The Second Time Around – The differences between my first and second pregnancies

Theres nothing quite like waking up to being slapped in the face with a block. Furthermore theres nothing quite like waking up, 7 and a half months pregnant and being slapped in the face with a block. Delightful and refreshing to say the least. It’s mornings like this that make me laugh to think about how drastically different things have been for my second pregnancy. Although physically they’ve been largely similar, the whirlwind that is life with a toddler makes things… interesting.

No Time Alone (ever)

I remember being 32 weeks pregnant with Violet. Though I did work, for the most part my days were spent watching netflix, reading and going for long walks in the evening, on my own. Hours were filled with excitement and anticipation for what was to come, talking to baby and marveling at the beautiful, tiny clothes we had stored away in a little box marked “baby things”. It was like something out of a novel and had a similar feeling to what you’d expect running through a field of daisies to some beautiful music would feel like.

This time around is like marching into battle with an extra 3 kilos strapped to your stomach. You’re aware that there is life growing inside of you (and how beautiful it is) but you have a JOB to do. And that job is wrangling the beast that is a nearly two-year-old (a cute and loveable beast of course).

Less Marvelling at Tiny Clothes

Amoungst our move I put aside the box marked “newborn” because I know I have to go through it and start washing things and finding a place for them shortly. But the truth is, I’ve not peeked inside even once yet. Not because I don’t want to, everyone LOVES looking at tiny baby clothes. I just simply haven’t had the time, and I know if I do peek the mum instinct will kick in and I’ll then feel obligated to wash it all now. And to be honest, I’ve got enough washing to do at this very moment.

Having EVERYTHING we need already

The beauty that has presented itself at present is the utter EASE of having a second child the same gender as the first. I have bought ONE item for her so far, and I bought it because I bought Violet the same thing in a larger size at the same time and went giddy over the thought of having them in matching outfits. But we honestly already have an entire wardrobe of clothes for her from birth to 20 months, and we haven’t needed a single thing more. The stress I had from the first pregnancy of not having enough is completely gone, and I can say that in utter confidence.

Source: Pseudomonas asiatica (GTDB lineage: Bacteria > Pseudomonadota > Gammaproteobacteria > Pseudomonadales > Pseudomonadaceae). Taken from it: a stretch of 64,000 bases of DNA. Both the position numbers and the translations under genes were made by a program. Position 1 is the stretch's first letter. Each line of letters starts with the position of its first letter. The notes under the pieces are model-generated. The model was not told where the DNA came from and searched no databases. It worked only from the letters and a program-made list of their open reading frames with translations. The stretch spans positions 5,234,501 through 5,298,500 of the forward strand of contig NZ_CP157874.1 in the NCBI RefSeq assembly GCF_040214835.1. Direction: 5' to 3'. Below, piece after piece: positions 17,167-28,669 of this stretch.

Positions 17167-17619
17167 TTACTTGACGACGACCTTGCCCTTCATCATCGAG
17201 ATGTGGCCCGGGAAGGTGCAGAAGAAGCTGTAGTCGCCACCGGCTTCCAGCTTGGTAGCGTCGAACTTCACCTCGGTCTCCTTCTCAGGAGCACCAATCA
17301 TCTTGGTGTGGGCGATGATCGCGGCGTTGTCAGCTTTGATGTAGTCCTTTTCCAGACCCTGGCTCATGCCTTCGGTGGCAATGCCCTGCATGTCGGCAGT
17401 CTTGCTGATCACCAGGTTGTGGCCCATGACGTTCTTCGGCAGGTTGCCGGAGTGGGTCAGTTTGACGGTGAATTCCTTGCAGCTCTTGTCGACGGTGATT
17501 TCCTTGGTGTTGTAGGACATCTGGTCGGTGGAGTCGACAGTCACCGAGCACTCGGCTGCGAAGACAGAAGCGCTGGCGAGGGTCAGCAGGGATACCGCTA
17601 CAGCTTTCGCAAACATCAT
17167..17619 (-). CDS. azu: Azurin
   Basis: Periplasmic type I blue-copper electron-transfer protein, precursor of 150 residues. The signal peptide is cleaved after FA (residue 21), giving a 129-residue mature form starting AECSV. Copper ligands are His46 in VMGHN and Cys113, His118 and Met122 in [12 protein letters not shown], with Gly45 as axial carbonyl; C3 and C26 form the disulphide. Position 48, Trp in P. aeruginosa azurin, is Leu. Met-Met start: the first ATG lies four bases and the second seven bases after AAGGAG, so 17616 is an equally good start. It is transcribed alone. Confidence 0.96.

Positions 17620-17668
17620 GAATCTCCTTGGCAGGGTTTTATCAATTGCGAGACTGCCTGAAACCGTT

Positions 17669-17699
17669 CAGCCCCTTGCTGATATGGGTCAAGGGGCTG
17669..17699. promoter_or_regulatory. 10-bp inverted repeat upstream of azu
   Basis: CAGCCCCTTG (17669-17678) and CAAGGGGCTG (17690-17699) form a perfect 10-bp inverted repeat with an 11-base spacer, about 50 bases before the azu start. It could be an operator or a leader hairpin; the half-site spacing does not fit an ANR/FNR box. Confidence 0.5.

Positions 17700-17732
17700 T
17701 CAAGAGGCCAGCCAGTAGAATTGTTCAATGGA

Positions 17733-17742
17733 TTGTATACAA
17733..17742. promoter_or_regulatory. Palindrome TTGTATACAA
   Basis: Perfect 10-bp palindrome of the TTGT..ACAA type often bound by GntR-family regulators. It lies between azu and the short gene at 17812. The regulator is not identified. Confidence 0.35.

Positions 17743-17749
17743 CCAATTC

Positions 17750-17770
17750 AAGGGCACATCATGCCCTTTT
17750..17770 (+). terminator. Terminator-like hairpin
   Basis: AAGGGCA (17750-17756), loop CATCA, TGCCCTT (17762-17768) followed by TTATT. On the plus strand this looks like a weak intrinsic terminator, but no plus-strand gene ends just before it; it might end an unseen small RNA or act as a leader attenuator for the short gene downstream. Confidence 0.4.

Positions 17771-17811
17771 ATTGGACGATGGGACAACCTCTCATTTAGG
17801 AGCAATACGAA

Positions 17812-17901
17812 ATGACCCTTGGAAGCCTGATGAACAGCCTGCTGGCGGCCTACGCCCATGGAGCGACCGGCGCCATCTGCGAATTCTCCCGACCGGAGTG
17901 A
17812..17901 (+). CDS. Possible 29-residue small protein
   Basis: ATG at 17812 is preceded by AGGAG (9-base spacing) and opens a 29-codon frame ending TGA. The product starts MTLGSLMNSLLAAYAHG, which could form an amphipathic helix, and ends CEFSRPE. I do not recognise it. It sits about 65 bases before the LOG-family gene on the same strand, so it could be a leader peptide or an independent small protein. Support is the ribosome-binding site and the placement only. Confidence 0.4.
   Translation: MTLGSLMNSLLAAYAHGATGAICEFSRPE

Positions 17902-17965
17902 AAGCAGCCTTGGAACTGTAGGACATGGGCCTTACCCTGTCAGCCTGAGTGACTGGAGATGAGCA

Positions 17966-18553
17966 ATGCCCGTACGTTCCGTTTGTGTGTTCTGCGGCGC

Not Rushing, for any reason, like ever

Above all I’ve felt a huge sense of “theres no rush” this entire pregnancy. No rush to buy things and no rush to set things up. So much so that when I went to my last appointment and my midwife told me I should probably start packing my hospital bag I was shocked, I hardly even realised that there was a possibility of us meeting our daughter within just a month or two! With Violet I was constantly counting down the days, this time, every time I hit another week I’m gobsmacked. Time passes so incredibly quickly when you’re busy with a toddler, even if you’re not doing anything in particular at all.

The Conversations

One difference I’ve certainly picked up on is the conversations I have with people about my pregnancy (mainly people I don’t know, as the people I do know are always very supportive). With Violet it was almost constantly about how young I was and how daunting it must be to be having a baby. I’m not sure if its the bags around my eyes, the toddler on my hip or the ring on my finger, but people seem to be a lot more accepting of the fact that I’m pregnant, while at the same time voicing how exhausted they think I’ll be when the baby is born… Babies are exhausting, toddler or not, they’re a lot of work. So I have no doubt that I’ll be tired, but I certainly don’t need reminding of that every time I venture from my home.

A LOT less reading

I wouldn’t say I’m heading into the birth of our second daughter knowing everything, but I am lot more confident this time around. I did so much reading when I was pregnant with Vi, about what to expect and all of the different things that can and do happen during pregnancy, labour and birth. This time, I glance at my pregnancy app once a week, learn a little about whats happening on the inside and carry on. Every baby and every birth is different, so I’m certainly not expecting things to go exactly the same way, but this time I KNOW what labour feels like, I know what to expect if things go according to plan, and I’m prepared for things even if they don’t go according to plan. I’m not such a novice anymore, and I do like fe feeling!

KNOWING

This is a big one, because having already experienced pregnancy and child birth there is one thing I know about that is overwhelmingly exciting, and that is the incredible love that you experience when you hold your baby for the first time. Nothing can compare to that. With Vi, I was excited, but also quietly sh*tting myself… This time its all LOVE, and that is an amazing feeling.